We were surprised and flattered to hear CNN’s anchor Miles O’Brien, of American Morning, tell us that Popular Photography & Imaging was his very first magazine subscription. Turns out that the broadcast journalist has also been shooting since the age of 14, and once even seriously considered photography as a career.
Coming at it “strictly from a journalist’s point of view,” O’Brien now brings his equipment around with him at all times, catching behind-the-scenes footage of his work for CNN and capturing the story, as he puts it, “of getting the story.”
How long have you been shooting?
|| |—| | Photo Gallery| I have been taking pictures since around 8 th grade. I found an old Argus C44 that my dad had used and became instantly fascinated by it and taking pictures. I had a good friend who had a similar interest. Before too long his dad was upgrading to the Honeywell Pentax, and I got interested in the SLR. So I saved my money and bought a Ricoh Singlex. Back in the day when we shot with kerosene lanterns…
Then I got the darkroom bug and got all that equipment. And, eventually, I got into business. I started taking family portraits and weddings. I made quite a bit of money because I was 16, 17 years old. I also would shoot a golf tournament, stay up all night and have processed pictures of all the foursomes on the board. I made a killing on that!
And I never stopped. Later, when I went to college, I was a news editor at Georgetown and would take a lot of pictures for that as well. And it was good preparation for doing what I’m doing now.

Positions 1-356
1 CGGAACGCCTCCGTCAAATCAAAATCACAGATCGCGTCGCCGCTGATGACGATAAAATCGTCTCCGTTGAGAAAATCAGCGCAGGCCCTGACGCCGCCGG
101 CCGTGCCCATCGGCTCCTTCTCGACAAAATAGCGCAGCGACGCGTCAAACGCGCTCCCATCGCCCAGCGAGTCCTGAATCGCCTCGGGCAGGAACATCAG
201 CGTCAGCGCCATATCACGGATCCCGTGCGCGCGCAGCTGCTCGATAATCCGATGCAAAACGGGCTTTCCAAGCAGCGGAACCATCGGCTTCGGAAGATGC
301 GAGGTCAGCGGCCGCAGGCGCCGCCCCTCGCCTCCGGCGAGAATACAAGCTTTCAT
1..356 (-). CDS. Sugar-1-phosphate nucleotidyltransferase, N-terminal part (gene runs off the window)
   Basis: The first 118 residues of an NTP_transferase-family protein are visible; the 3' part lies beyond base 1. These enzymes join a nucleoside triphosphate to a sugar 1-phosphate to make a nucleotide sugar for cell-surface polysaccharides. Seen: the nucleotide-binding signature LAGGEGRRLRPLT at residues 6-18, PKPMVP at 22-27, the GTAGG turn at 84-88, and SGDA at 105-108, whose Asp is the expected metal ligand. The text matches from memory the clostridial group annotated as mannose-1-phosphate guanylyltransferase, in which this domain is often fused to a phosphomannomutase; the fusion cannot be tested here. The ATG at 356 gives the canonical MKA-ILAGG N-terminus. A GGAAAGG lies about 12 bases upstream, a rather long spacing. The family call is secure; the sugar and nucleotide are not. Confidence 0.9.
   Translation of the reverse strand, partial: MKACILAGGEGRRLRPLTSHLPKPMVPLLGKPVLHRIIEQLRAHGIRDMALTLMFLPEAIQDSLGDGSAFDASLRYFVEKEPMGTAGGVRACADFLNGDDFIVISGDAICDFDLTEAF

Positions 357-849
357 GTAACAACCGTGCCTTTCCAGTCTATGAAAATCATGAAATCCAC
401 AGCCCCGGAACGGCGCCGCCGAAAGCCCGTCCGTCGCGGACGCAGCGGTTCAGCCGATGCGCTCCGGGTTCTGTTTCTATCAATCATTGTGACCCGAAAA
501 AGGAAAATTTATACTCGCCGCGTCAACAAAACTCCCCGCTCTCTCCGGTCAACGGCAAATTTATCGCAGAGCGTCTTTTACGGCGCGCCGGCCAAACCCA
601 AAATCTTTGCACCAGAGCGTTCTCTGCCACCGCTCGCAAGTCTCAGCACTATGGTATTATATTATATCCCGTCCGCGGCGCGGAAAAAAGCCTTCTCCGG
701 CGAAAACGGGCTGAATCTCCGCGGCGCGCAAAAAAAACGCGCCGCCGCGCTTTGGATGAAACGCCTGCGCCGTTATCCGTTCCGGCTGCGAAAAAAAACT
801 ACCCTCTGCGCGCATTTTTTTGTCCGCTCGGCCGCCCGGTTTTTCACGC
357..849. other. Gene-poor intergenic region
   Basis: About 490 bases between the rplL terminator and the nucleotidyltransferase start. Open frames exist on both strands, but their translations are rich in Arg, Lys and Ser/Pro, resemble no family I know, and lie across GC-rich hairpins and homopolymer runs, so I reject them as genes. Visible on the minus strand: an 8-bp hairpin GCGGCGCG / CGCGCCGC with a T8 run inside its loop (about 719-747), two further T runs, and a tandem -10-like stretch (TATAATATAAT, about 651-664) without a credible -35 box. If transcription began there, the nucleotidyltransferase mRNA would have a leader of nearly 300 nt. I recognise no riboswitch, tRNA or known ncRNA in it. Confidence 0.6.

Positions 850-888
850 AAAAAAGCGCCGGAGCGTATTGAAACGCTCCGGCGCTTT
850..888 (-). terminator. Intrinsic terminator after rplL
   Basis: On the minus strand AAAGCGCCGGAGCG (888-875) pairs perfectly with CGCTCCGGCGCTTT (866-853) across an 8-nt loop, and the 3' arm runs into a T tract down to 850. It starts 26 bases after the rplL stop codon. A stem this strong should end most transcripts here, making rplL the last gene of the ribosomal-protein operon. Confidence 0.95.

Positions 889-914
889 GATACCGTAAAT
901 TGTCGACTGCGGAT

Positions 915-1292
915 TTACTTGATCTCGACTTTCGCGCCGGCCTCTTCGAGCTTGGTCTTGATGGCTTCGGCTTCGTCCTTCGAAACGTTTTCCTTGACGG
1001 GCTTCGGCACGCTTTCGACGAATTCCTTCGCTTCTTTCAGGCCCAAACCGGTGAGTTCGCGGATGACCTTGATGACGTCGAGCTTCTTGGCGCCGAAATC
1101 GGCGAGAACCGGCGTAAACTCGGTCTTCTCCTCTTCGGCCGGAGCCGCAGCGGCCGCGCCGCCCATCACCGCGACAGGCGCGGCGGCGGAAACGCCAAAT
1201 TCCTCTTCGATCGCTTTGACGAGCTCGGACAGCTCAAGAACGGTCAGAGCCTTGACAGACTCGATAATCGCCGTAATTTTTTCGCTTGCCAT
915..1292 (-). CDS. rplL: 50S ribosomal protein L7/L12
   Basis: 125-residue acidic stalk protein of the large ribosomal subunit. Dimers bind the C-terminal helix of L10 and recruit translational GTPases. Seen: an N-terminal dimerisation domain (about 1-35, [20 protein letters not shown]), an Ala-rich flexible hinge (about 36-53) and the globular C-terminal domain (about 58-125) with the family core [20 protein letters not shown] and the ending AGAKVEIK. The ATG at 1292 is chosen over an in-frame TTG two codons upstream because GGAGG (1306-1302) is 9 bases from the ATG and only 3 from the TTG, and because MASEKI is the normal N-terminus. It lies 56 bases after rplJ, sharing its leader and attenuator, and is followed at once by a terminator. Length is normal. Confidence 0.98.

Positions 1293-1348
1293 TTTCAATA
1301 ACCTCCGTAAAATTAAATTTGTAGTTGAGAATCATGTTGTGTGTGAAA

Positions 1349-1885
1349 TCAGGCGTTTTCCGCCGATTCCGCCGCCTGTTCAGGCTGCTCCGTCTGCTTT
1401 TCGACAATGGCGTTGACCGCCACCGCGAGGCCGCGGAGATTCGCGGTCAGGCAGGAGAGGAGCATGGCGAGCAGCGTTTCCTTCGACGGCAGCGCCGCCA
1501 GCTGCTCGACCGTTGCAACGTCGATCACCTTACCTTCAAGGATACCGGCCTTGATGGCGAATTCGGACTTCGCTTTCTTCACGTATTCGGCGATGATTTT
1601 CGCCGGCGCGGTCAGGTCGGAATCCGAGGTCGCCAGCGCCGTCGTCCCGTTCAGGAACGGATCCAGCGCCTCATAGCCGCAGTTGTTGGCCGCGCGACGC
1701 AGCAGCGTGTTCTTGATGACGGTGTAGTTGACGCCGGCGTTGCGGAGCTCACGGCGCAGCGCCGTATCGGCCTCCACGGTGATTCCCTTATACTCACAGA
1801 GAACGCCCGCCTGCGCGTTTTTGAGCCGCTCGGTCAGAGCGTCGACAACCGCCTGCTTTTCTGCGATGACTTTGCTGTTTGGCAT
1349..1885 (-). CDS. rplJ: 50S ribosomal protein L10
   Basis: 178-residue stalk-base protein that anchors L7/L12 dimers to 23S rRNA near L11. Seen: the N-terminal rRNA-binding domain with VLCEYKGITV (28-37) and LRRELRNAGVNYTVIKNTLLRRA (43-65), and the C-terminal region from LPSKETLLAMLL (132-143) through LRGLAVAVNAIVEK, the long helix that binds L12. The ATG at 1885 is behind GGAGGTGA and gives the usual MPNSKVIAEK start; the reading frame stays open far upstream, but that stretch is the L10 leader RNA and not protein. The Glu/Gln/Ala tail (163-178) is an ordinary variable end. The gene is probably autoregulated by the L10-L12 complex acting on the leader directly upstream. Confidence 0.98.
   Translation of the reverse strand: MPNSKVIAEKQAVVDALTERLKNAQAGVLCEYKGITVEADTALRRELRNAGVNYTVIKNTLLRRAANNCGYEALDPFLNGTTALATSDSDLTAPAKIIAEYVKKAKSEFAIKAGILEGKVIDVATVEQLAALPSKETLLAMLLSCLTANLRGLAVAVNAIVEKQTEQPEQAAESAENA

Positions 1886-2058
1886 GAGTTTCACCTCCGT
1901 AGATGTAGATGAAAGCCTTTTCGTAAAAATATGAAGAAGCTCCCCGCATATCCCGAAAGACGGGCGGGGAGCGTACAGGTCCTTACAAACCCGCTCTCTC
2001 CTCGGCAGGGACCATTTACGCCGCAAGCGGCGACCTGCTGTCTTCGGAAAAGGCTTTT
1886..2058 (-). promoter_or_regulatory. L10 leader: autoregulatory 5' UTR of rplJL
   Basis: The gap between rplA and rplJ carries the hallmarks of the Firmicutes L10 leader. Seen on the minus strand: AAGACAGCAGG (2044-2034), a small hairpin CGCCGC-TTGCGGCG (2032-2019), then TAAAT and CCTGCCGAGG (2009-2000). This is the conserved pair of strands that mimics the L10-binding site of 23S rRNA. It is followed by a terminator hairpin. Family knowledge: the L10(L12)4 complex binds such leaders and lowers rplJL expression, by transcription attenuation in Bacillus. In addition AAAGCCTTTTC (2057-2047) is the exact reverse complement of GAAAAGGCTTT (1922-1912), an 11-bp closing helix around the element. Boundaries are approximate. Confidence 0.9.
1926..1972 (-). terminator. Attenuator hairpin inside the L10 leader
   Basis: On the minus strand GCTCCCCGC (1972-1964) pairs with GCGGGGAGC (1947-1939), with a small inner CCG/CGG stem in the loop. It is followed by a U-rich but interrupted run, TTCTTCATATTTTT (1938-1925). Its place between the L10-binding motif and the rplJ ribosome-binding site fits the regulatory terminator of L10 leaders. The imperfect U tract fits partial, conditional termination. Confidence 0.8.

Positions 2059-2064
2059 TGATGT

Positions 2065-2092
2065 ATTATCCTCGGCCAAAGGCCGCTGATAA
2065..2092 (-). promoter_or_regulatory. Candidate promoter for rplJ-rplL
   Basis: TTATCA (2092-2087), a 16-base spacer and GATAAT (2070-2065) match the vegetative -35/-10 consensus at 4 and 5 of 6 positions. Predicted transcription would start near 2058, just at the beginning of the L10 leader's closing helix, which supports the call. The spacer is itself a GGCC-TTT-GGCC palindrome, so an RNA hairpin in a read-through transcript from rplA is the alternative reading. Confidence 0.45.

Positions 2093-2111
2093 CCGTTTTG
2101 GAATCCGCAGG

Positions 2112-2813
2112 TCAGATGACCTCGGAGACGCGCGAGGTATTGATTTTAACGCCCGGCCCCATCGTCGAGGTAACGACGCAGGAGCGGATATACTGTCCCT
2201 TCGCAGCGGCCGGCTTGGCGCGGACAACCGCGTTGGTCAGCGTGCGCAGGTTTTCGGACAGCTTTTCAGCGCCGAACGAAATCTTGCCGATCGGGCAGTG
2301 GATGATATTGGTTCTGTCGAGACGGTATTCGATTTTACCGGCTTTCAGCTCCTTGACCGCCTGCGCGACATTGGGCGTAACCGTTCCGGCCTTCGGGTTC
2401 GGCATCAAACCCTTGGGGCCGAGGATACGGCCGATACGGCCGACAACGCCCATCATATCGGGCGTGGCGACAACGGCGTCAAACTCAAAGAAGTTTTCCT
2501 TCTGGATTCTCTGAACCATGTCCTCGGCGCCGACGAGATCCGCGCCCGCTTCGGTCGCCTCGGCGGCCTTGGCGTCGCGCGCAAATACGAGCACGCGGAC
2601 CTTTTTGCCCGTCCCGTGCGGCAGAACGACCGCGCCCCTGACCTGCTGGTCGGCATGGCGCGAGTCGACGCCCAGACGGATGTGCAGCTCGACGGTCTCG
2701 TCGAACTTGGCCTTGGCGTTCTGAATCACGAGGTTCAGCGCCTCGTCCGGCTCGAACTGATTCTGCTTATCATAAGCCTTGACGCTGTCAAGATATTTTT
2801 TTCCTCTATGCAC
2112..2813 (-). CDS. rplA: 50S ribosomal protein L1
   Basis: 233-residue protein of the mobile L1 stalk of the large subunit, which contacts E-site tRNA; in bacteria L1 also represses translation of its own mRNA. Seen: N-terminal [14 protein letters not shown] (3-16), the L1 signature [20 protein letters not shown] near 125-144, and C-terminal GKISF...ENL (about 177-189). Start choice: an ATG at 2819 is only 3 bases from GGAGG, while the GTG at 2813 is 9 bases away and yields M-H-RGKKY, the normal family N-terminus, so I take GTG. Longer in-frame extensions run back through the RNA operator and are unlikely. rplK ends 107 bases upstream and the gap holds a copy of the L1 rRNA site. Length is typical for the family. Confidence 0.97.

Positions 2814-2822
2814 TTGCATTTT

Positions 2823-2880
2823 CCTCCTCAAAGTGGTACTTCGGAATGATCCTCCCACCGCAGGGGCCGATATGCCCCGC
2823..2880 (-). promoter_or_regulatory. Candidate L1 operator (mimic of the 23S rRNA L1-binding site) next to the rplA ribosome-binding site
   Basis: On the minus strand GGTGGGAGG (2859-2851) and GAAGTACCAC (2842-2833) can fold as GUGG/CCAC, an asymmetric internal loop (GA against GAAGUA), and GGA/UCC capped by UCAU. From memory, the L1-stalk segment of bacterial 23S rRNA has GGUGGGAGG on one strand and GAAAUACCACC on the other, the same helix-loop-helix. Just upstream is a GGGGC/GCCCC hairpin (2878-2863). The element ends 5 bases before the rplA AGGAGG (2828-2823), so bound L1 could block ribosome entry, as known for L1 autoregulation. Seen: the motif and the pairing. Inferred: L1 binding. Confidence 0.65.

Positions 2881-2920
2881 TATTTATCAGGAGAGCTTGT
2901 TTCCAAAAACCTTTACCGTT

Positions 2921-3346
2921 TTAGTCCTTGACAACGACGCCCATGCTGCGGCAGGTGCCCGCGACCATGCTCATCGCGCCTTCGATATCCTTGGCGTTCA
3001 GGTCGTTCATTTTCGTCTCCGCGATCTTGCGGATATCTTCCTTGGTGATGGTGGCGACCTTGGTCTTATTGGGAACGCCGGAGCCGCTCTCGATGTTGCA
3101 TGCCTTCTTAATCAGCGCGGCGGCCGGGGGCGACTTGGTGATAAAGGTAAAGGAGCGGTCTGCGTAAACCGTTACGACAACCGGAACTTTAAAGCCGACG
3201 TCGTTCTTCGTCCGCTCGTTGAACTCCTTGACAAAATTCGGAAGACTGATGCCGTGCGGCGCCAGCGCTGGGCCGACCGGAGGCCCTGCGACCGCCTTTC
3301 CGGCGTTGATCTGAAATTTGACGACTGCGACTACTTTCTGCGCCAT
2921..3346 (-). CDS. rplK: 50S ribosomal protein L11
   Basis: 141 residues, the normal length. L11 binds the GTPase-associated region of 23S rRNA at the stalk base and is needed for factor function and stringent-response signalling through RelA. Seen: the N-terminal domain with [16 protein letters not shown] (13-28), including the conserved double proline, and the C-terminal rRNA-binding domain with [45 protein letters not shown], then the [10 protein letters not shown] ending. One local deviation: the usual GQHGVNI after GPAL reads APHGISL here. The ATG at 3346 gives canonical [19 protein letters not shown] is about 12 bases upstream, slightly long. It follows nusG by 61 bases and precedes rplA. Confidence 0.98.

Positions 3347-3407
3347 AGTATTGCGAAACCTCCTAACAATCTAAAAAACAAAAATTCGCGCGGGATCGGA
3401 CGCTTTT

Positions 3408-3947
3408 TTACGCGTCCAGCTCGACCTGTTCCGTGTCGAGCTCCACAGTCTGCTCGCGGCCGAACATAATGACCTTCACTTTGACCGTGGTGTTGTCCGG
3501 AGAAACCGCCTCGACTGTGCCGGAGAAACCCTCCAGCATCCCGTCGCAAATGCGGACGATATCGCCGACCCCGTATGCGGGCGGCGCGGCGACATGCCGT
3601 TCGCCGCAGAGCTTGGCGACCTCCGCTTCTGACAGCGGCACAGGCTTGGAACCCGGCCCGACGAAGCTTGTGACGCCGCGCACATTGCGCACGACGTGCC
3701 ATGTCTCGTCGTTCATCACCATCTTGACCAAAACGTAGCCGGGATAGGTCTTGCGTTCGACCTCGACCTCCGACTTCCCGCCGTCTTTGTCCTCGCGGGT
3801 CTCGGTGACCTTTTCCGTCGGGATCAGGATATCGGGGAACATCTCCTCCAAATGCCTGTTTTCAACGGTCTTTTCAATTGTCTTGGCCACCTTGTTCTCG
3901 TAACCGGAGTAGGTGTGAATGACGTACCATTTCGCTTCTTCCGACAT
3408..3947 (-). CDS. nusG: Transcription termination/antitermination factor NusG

Getting used to being on the other side of the camera?
Well, when it came time for my first on-camera job, in St. Joseph , Missouri, I had to shoot the stories also. And I was comfortable with cameras. None of the rest of the reporters had ever operated a camera. In 1982, one-man operations are more common. There was an eight-person news staff, and we’d go out on teams and shoot for each other, or we’d shoot our interviews ourselves. I’d set up a lightstand at my height, hit the record button on the tripod. Record myself. I was comfortable with it because of photography, I knew how to tell a story visually.
But they don’t make you do that at CNN, do they?
Now, when I go out [on assignments], I have a still and a little DV camera-a Sony PD170, but soon I’ll have Sony HVR-A1U , which is really high-def. I’m always augmenting the stuff I do for CNN with my own stuff.
I recently did a documentary on the Discovery space-shuttle, very intensive [Terminal Count: What It Takes to Make the Space Shuttle Fly, 2001]. It would have been a budget-buster if we’d had a crew, but there I was, crawling around inside, and I ended up shooting about 75% of that documentary. Just by virtue of the logistics of going down to the Cape, there were some occasions where we would hire a crew, but if I could handle it on my own, it would save a lot of time and money.
What kind of equipment do you use?
Well, for the documentary, I went to CNN and got equipment from them. You go into this warehouse in Atlanta and it’s like Indiana Jones-gear everywhere…I used a Sony camcorder DSR-300, and Canon YH18x6HSD lens.
What about on your own time?
A Nikon D100 and 16-35mm zoom and the 80-200mm. I’ve always been a Nikon guy, and when I was buying the Nikon gear I have now, all the guys at CNN were Nikon guys so I thought, great, I’ll be able to use some of their equipment with my setup. But no sooner than I bought the D100, they switched over to Canon. I’ve thought about making the switch too…but it’s sort of like changing religions, I feel kind of weird about it.